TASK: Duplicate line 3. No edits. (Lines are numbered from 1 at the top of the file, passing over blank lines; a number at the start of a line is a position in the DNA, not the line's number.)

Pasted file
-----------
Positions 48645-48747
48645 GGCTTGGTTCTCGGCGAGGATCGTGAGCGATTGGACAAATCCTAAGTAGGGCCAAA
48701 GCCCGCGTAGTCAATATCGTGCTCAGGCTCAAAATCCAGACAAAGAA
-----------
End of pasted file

48701 GCCCGCGTAGTCAATATCGTGCTCAGGCTCAAAATCCAGACAAAGAA